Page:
Bank of America Fined with $60 Million

News / Bank of America Fined with $60 Million

Bank of America has been hit with a hefty $60 million penalty by the Office of the Comptroller of the Currency (OCC) following violations related to its overdraft program. The OCC found that the bank charged customers excessive fees for resubmitted transactions, breaching Section 5 of the Federal Trade Commission Act, which prohibits unfair or deceptive acts or practices.

Customers of Bank of America were subjected to multiple overdraft and insufficient funds fees for a single transaction, resulting in the accumulation of tens of millions of dollars in charges. The bank's practices failed to disclose the possibility of incurring multiple fees from the same transaction, leaving customers unaware and unable to avoid these exorbitant charges. In response to regulatory concerns, Bank of America has agreed to refund tens of millions of dollars to affected customers.

Acting Comptroller of the Currency, Michael J. Hsu, emphasized the importance of protecting consumers and promoting fairness in the banking industry, stating, "Overdraft programs should help, not harm, consumers." The OCC's civil money penalty order aligns with the Consumer Financial Protection Bureau's (CFPB) consent order against Bank of America, which requires the bank to rectify the harm caused to customers.

Bank of America is facing more than just financial penalties. The CFPB has uncovered a series of wrongful practices by the bank, including systematic overcharging of customers, failure to honor promised bonuses, and opening unauthorized accounts. The company will pay over $250 million in refunds and fines as a consequence of these violations.

Federal regulators take action against Bank of America for deceptive practices and customer harm.

The CFPB discovered that Bank of America repeatedly charged customers $35 overdraft fees for the same transaction, generating substantial additional revenue for the bank over an extended period. Moreover, the bank failed to fulfill its commitment to provide cash and points rewards to credit card customers, selectively honoring them only for online applications. Starting in 2012, employees of Bank of America also enrolled customers in credit card accounts without their consent, potentially subjecting them to fees and compromising their personal information.

CFPB Director Rohit Chopra expressed his disapproval of these practices, stating, "These practices are illegal and undermine customer trust. The CFPB will be putting an end to these practices across the banking system." Bank of America will allocate more than $100 million in restitution to affected customers, pay a $90 million fine to the CFPB, and face an additional $60 million fine from the OCC.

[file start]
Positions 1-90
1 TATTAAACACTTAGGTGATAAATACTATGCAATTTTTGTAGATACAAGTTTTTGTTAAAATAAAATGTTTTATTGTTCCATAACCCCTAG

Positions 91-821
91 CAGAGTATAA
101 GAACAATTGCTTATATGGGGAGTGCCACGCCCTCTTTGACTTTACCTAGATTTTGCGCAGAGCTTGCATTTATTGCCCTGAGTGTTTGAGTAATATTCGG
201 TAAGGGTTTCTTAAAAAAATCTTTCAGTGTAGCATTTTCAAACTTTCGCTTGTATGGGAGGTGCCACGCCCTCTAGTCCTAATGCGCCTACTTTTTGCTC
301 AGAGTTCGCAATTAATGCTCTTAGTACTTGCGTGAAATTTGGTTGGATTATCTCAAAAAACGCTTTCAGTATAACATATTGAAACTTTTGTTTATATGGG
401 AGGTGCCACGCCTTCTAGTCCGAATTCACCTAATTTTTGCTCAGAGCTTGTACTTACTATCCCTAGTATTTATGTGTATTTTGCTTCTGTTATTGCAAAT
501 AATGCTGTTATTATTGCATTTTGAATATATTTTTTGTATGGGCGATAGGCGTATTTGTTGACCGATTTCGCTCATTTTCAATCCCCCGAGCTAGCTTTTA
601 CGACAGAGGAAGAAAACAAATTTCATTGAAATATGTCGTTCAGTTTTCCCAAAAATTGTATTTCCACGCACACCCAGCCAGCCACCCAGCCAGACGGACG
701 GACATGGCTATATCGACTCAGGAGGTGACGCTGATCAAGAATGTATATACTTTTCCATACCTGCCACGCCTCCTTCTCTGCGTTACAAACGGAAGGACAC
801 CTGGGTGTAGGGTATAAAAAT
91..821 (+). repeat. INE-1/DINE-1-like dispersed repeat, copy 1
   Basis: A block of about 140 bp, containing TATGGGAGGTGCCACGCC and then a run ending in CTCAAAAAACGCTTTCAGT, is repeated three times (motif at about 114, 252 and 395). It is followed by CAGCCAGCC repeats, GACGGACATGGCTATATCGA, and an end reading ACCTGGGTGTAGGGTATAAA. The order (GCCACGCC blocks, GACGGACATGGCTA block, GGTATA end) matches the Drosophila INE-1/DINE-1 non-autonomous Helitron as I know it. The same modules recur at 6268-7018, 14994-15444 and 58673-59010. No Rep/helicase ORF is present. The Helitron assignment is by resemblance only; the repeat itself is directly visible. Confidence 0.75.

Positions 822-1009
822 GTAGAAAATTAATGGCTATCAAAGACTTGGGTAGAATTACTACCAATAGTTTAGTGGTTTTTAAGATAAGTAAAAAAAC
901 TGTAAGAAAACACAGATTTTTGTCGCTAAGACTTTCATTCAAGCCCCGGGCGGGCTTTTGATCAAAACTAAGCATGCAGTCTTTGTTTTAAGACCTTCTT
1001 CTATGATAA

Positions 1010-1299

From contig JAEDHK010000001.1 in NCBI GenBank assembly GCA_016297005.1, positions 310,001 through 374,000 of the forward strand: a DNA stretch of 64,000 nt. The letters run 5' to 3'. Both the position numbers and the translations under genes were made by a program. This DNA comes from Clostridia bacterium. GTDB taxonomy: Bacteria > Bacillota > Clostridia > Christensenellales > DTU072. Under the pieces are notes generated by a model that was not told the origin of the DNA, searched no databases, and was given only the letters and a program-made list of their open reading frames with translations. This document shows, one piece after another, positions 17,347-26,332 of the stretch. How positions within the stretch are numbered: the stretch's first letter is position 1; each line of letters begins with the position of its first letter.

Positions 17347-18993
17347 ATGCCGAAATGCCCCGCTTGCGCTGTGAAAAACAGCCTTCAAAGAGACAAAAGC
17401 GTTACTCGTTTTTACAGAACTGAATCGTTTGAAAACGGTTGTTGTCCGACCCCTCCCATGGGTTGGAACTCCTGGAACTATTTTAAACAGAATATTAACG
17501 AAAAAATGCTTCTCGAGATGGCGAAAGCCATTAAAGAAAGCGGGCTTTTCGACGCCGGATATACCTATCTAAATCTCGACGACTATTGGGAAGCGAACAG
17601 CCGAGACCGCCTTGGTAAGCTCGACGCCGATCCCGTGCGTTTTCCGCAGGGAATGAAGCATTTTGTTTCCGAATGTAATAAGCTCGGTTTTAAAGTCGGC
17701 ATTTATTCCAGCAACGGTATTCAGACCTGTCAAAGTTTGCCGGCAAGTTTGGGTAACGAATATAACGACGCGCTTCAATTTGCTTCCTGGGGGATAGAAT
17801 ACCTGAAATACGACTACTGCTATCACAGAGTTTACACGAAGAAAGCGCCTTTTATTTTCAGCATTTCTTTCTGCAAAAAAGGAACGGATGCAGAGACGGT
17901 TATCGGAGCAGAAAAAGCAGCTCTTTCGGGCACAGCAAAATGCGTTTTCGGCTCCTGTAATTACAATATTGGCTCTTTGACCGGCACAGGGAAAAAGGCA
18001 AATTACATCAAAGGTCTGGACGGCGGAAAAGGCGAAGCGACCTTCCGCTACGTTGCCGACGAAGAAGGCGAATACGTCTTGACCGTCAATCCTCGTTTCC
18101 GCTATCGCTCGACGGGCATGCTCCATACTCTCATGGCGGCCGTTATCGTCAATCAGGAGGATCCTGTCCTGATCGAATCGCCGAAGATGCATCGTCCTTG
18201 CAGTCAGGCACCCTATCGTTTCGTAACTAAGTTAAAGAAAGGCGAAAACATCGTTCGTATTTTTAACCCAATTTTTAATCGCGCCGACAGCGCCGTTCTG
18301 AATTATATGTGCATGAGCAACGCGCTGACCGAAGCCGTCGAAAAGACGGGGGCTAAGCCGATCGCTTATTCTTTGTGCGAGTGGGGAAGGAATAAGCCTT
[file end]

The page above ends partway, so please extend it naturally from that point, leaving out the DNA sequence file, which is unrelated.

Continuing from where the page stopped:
Bank of America has taken steps to address its misconduct. The company has reduced its revenue from overdraft and insufficient fund fees by over 90% since mid-2022. The OCC's findings indicate that the bank accumulated "tens of millions of dollars" in fees from customers between March 2020 and November 2021. These charges were levied when a customer lacked funds to cover a transaction, and if the merchant resubmitted the transaction, another $35 penalty was imposed. The OCC noted that a reasonable customer would not have anticipated multiple fees in such circumstances.

The banking industry has faced significant scrutiny in recent years due to similar fraudulent practices. Wells Fargo reached a $3.7 billion settlement in December for opening millions of fake accounts, and U.S. Bank received a $37.5 million fine last summer for its own sham accounts scandal.

Bank of America's track record with federal regulators is far from spotless. In 2014, the CFPB ordered the company to pay $727 million for illicit credit card practices. Additionally, the bank paid $225 million in fines last year for mishandling state unemployment benefits during the pandemic and faced a separate $10 million civil penalty for unlawful garnishments.

Senate Banking Committee Chairman Sherrod Brown expressed his dissatisfaction with Bank of America's actions, stating, "This is just the latest in a long line of illustrations of why we can't trust Wall Street to do the right thing."

Bank of America has neither admitted nor denied the allegations, as stipulated in its settlement agreements with both the CFPB and the OCC.

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